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Vol. 54. Issue 11.
Pages 580-581 (November 2018)
Vol. 54. Issue 11.
Pages 580-581 (November 2018)
Scientific Letter
DOI: 10.1016/j.arbr.2018.09.003
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Lung Siliconoma, A Rare Complication of Breast Prosthesis Rupture
Siliconoma pulmonar, una rara complicación de rotura de prótesis mamaria
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Francisco Muñiz Gonzáleza,
Corresponding author
fmunizgonzalez@gmail.com

Corresponding author.
, Fátima Hermoso Alarzab, María del Puerto Cano Aguirrea
a Servicio de Neumología, Hospital Universitario de Torrejón, Torrejón de Ardoz, Madrid, Spain
b Servicio de Cirugía Torácica, Hospital Universitario de Torrejón, Torrejón de Ardoz, Madrid, Spain
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Dear Editor,

In recent decades, we have witnessed a boom in esthetic medicine, the greatest exponent of which is the silicone prosthesis. The most widely used silicone is a highly stable and non-immunogenic polydimethylsiloxane polymer. Even so, this material has been associated with complications that, while rare, can be life-threatening.

Most complications have been associated with the injection of liquid silicone, a substance that has been prohibited by national and international regulatory authorities. The US Food and Drug Administration, for example, issued a safety alert banning its use as of 2017.1 Complications caused by the rupture of silicone gel prostheses are extremely rare.

We report the case of a 47-year-old woman, never smoker, with symptoms of cough and bloody sputum lasting several weeks. She did not report fever or asthenia, anorexia or weight loss. Chest X-ray revealed a cavitary lesion in the right upper lobe (RUL) (Fig. 1A). No signs of infection were found on clinical laboratory tests. Chest computed tomography showed a cavitary lesion in the RUL measuring 15×16mm (Fig. 1B), with no other findings. Bronchoscopy was performed and revealed no signs of malignancy. Cultures were negative. PET/CT showed lesion uptake with a SUVmax of 1.08, which rose to 1.14 during the dual-time-point study, so low-grade tumor disease could not be ruled out.

Fig. 1.

Pulmonary siliconoma. (A) Chest X-ray, PA projection, showing cavitary lesion in RUL, superimposed on clavicle and arch of the second rib. (B) Chest CT axial slice showing cavitary lesion measuring 15×16mm in RUL. (C) Histological specimen of surgical lung biopsy, hematoxylin-eosin staining 40×. Lymphohistiocytic infiltrate with multinucleated cells (red star). Foreign body, remains of silicone polymers (yellow star).

(0.44MB).

We proceeded with segmental resection of the lesion by video-assisted thoracoscopy. The surgical specimen was found to be a chronic inflammatory infiltrate, predominantly lymphohistiocytic with multinucleated giant cells, with the presence of a foreign body consistent with silicone (Fig. 1C).

The patient was interviewed again, and reported that she was a devotee of esthetic surgery. In 2012, she received her first breast implants that were removed 6 months later after one ruptured.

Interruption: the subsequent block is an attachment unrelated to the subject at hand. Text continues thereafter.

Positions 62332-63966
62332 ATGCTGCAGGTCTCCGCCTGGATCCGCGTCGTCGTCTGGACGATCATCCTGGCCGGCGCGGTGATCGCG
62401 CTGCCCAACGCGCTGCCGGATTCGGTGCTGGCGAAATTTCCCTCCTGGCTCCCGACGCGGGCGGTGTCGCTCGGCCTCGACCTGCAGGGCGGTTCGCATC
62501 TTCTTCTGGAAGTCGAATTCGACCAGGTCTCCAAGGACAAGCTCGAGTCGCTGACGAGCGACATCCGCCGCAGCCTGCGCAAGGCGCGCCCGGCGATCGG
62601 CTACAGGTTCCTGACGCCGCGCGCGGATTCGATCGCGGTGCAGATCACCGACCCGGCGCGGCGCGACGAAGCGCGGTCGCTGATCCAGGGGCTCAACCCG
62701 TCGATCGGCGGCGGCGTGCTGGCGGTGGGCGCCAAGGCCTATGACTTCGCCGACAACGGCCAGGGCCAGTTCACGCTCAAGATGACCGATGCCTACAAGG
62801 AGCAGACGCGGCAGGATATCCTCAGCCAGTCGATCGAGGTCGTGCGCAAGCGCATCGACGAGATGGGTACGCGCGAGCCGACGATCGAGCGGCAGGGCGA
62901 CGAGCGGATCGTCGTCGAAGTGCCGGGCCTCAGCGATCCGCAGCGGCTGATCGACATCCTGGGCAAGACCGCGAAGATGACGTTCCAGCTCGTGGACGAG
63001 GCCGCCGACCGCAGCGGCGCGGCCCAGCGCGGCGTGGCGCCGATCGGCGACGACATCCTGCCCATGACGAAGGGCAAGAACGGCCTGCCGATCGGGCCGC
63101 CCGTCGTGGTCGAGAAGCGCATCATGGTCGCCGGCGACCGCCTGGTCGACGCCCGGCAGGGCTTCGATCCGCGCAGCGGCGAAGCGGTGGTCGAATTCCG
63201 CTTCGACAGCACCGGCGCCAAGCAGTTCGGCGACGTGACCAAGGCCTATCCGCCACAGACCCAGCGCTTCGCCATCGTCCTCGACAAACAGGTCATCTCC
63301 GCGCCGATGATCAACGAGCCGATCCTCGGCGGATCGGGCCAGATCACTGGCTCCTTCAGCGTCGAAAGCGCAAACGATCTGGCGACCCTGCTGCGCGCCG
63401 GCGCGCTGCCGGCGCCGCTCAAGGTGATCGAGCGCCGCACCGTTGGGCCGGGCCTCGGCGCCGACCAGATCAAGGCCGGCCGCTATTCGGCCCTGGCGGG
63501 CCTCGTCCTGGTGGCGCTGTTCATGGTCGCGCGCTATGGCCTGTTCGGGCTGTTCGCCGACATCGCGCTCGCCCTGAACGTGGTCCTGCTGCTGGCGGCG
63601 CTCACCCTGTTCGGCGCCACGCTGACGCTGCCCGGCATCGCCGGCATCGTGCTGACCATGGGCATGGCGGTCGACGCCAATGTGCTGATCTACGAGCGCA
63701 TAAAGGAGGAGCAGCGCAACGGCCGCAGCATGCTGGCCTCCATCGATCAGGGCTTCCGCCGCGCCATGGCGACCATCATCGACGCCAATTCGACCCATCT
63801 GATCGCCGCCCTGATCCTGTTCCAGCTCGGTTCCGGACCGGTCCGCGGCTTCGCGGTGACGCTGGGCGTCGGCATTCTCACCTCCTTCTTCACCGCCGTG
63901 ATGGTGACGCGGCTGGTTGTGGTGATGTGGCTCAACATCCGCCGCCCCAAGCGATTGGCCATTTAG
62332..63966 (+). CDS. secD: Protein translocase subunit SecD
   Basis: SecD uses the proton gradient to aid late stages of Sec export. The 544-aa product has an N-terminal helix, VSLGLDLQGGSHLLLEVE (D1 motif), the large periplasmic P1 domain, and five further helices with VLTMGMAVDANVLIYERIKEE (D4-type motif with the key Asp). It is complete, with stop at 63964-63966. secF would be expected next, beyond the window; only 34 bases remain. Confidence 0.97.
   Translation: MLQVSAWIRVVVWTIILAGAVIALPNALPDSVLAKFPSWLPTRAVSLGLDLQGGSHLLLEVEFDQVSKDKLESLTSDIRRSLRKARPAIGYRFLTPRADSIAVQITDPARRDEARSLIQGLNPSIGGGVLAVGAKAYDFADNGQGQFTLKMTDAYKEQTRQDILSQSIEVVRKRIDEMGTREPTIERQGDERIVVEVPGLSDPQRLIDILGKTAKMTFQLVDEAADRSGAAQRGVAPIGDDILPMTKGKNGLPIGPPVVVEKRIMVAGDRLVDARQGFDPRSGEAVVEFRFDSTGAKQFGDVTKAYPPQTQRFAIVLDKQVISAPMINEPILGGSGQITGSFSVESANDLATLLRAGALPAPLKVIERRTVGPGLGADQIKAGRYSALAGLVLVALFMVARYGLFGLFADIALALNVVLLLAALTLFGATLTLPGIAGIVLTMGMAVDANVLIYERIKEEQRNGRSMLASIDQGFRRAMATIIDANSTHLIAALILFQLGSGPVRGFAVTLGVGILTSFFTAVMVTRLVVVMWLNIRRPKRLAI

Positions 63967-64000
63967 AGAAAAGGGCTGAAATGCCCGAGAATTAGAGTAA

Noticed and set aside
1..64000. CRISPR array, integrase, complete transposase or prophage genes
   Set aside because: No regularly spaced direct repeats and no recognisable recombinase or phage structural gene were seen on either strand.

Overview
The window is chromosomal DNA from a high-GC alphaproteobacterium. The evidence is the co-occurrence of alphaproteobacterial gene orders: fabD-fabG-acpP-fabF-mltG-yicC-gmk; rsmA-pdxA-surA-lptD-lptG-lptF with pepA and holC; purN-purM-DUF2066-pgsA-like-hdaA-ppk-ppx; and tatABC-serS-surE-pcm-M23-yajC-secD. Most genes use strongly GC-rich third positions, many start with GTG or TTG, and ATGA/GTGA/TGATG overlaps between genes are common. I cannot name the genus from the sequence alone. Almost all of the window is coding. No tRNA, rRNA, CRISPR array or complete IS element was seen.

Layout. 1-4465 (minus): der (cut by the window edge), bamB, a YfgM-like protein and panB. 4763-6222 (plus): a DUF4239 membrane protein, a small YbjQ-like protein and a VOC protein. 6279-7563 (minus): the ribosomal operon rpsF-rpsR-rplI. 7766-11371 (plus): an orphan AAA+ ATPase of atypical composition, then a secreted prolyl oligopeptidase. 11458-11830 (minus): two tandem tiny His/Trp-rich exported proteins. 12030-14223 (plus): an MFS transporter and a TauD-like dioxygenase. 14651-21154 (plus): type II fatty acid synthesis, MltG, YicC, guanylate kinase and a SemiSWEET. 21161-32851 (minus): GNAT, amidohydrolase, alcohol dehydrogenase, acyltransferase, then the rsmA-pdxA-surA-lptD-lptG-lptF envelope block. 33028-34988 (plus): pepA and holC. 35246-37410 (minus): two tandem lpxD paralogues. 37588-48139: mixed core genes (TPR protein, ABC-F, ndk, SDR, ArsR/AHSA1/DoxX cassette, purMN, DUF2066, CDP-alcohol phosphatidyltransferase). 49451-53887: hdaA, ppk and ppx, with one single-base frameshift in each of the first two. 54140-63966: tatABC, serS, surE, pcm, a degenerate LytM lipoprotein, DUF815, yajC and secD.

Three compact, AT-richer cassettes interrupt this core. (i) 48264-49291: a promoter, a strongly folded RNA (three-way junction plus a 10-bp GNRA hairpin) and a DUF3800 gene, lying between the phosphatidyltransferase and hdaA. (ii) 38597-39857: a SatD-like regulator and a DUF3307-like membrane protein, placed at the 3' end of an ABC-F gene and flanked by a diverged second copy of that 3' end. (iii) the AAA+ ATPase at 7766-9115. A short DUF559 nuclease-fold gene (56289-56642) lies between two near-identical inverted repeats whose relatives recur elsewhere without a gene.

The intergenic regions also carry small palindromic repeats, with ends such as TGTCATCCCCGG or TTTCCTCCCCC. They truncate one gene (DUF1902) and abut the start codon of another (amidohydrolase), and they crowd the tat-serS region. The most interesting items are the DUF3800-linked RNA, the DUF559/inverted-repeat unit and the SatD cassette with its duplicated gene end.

The results of the pathology report and the patient's history suggested a diagnosis of secondary reaction to migration of material from the ruptured prosthesis, and a conservative approach was taken. No new lung lesions appeared in successive radiological follow-ups.

The interest in this case lies in its exceptional nature. Complications derived from the rupture of silicone breast implants are rare and mostly local. Lung involvement is unusual, and can occur as an embolism, pneumonitis, or siliconomas, which are lesions resulting from a foreign-body reaction to silicone remains that can appear around the prosthesis or in any part of the body due to migration of the material. Silicone is believed to reach the lung by the hematogenous or lymphatic route, where it then manifests in the forms described above.2

The first cases of silicone pneumonitis were described in 1975,3 and similar cases caused by subcutaneous injections of liquid silicone have appeared since then,4,5 all of which involved embolism or pneumonitis. No cases of pulmonary siliconoma such as ours have been described in the literature.

References
[1]
U.S. Food and Drug Administration [Internet]. Silver Spring (Maryland). Available from: https://www.fda.gov/MedicalDevices/Safety/AlertsandNotices/ucm584827.htm [accessed 14.11.17; cited 18.6.18].
[2]
T. Rees, D. Ballantyne, I. Seidman.
Visceral response to subcutaneous and intraperioteneal injections of silicone in mice.
Plast Reconstr Surg, 39 (1967), pp. 402-410
[3]
R. Ellenbogen, L. Rubin.
Injectable fluid silicone therapy: human morbidity and mortality.
JAMA, 234 (1975), pp. 308-309
[4]
K.Y. Chung, S.H. KIM, I.H. Kwon, Y.S. Choi, T.W. Noh, T.J. Kwon, et al.
Clinicopathologic review of pulmonary silicone embolism with especial emphasis on the resultant histologic diversity in the lung – a review of five cases.
Yonsei Med J, 43 (2002), pp. 152-159
[5]
A. Smith, A. Tzur, L. Leshko.
Silicone embolism syndrome: a case report, review of the literature, and comparison with fat embolism syndrome.
Chest, 127 (2005), pp. 2276-2281

Please cite this article as: Muñiz González F, Hermoso Alarza F, Cano Aguirre MdP. Siliconoma pulmonar, una rara complicación de rotura de prótesis mamaria. Arch Bronconeumol. 2018;54:580–581.

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